Senior PPA and business student Sarah Burns said the deans inspired her and other students to pursue a global, well-rounded mindset. She said she appreciated the cross-functional education at Mays. “We have incredible leaders at all levels behind the scenes of Mays’ success,” she said. “It was really special that the deans took the time to answer our questions, ask for our input, and discuss with us one on one.”
Mays Business School advanced in annual rankings by U.S. News & World Report of undergraduate business programs nationwide. It moved up two places — to 17th among public universities and 27th overall—in the “Best Business Programs” section of the magazine’s 2017 rankings released Tuesday (Sept.13).
In addition to moving up in national rankings, Mays is a leader among business schools in Texas—and no school in the Southeastern Conference (SEC) ranks higher, notes Mays Dean Eli Jones.
He says that in concert with the strengthening of Mays’ academic programs and related activities, creating a greater awareness of the school is a top priority. “We have many areas of distinction here at Mays, and we are determined to tell the world about them,” he points out. “We already have a strong foothold in Texas, and we are known nationally for our innovation and our impact. We are stepping up our efforts to play a transformational role in business research, education and practice.”
Mays’ peer assessment score – the measure the magazine uses to rank business schools – is at 3.6. The top peer assessment score possible is 5. U.S. News ranks undergraduate business programs accredited by the Association to Advance Collegiate Schools of Business (AACSB) based solely on surveys of business school deans and senior faculty. Participants were asked to rate the quality of programs with which they were familiar on a scale of 1 (marginal) to 5 (distinguished). The undergraduate business rankings are based solely on this peer survey. To learn more about the rankings and methodology, visit http://colleges.usnews.rankingsandreviews.com/best-colleges/rankings/business.
In its “Great Schools, Great Prices” category of universities, U.S. News cites Texas A&M University as one of the two top public universities nationally. It is first among public institutions in Texas in that assessment, which combines cost with quality of education.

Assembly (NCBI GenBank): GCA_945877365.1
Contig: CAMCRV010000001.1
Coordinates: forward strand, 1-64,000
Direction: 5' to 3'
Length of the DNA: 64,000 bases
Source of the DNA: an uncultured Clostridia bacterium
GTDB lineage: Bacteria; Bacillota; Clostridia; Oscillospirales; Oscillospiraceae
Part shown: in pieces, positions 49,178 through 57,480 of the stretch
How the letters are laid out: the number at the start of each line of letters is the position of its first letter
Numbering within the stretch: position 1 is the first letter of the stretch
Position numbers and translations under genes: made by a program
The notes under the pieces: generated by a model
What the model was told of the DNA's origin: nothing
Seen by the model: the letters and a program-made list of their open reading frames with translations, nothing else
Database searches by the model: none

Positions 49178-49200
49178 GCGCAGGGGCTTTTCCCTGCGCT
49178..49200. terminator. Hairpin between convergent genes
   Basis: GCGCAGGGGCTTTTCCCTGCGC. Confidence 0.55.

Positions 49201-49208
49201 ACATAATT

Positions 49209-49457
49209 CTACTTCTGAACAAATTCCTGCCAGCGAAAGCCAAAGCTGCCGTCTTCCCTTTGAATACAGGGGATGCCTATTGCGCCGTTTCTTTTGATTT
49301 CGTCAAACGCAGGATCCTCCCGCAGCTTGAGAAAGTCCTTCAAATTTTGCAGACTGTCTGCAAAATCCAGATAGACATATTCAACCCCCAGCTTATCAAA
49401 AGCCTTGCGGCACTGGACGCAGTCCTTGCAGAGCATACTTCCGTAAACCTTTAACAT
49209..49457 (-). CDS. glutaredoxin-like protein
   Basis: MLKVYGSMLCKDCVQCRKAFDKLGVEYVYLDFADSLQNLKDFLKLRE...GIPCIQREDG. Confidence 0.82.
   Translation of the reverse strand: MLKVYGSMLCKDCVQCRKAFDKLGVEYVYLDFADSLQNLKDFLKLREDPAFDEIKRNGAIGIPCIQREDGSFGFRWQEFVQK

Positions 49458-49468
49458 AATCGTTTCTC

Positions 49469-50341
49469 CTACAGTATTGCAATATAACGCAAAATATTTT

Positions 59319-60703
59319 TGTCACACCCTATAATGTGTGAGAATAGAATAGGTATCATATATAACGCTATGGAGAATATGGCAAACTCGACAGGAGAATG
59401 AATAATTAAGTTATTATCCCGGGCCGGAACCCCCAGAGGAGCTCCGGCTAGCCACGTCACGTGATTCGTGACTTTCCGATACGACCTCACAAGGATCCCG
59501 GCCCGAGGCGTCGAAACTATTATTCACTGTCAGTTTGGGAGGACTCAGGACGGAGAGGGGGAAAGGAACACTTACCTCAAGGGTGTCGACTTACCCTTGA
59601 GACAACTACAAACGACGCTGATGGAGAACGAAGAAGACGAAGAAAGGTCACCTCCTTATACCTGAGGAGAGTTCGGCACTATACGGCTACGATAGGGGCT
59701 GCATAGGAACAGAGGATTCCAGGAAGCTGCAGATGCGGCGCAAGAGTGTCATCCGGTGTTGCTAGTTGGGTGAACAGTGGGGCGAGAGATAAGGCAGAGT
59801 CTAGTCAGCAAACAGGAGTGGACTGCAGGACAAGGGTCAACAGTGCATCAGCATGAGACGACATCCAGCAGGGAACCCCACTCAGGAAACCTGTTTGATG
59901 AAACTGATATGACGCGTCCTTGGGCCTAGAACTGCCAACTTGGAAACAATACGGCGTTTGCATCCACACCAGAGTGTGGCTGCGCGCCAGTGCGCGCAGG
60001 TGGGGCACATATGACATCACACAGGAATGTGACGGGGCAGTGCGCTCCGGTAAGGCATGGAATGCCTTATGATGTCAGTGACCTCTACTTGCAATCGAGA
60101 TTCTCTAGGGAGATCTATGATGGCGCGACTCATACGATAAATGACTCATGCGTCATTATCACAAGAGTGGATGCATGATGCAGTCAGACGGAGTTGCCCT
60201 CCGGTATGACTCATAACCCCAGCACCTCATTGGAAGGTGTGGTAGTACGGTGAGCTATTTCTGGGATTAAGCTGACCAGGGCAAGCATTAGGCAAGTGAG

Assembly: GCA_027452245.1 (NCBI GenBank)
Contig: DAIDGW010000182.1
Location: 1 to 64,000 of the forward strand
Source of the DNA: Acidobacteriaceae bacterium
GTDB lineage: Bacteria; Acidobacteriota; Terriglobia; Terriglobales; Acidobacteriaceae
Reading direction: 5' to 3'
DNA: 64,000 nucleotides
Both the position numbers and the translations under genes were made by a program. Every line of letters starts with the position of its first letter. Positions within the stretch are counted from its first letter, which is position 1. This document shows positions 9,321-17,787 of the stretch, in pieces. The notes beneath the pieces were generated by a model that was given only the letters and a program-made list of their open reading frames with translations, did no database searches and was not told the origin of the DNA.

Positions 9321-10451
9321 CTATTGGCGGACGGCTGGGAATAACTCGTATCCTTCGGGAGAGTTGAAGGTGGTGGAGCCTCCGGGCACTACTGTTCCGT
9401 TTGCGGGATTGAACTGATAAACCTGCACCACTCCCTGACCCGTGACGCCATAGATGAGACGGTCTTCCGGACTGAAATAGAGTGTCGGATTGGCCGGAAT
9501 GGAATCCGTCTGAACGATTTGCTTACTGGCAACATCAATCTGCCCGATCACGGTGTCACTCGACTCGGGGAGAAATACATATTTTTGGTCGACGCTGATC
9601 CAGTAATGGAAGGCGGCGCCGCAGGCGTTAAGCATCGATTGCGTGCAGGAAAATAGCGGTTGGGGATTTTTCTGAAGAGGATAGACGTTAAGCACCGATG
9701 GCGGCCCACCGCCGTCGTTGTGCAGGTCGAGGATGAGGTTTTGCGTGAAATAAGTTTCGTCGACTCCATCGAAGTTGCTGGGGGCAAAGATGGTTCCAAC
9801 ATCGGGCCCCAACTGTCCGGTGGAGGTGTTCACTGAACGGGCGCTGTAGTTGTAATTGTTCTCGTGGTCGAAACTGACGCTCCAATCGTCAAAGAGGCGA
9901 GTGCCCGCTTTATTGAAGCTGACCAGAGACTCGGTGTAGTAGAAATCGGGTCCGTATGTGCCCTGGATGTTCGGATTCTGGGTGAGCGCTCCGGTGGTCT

The magazine’s annual rankings were announced Tuesday in advance of publication of its “Best Colleges” guidebook for 2017.
The Petroleum Ventures Program has kicked off its inaugural semester with 25 petroleum engineering students, several finance students and a 23-member advisory board.
The interdisciplinary partnership between the business and engineering schools at Texas A&M University started with a $12 million gift from Anthony Bahr ’91 and Jay Graham ’92, who gave $6 million each to the finance (FINC) and petroleum engineering (PETE) departments. The petroleum engineering graduates own WildHorse Resources in Houston. Their goal is to teach finance skills to PETE students and petroleum engineering skills to FINC students.
“I’d say we are off to a good start, and the advisory board members are excited at what is to come,” said Detlef Hallermann, a Mays Business School clinical professor who oversees the program. “What I am hearing from the board is that it’s been a long time coming. We’ve made the first step. Now the board is going to help us look at what we are doing and provide direction for where we wish to go next.”
Students wrote multiple analytical analyses, reviewed by advisory board members prior to being accepted into the program. Approximately 100 students attended the informational sessions and more than 60 students applied.
Princewill Imouokhome, a sophomore pursuing a bachelor’s in finance, said he was “immediately both interested and curious” about the program and the current state of the oil and gas industry’s impact on it. He applied because he wants to be involved in the energy industry.
“I saw an opportunity to gain both a competitive edge and to leave my comfort zone,” he said. “In my time in the program I have already seen a change in the way I see many things that a contingent upon the energy industry. I hope to gain knowledge, new perspectives on problem solving, and exposure to situations that force me to grow as an individual and a professional.”
Bahr said he is happy to hear about the popularity of the program. “I’m thrilled to welcome the inaugural class of business and engineering students into the Petroleum Ventures Program, and excited these students have made a significant commitment to their future careers in the energy business,” he said.
When fully implemented, the program will offer a Certificate in Petroleum Ventures for both PETE and FINC students. Hallermann is also director of the Trading, Risk & Investments Program (TRIP) and the Reliant Trading Center.
The program will have a profound impact on Mays at many levels, Hallermann said. It provides :
Increased visibility of Mays programs
Integration of engineering students in Mays undergraduate classes – mostly in finance, but also in other disciplines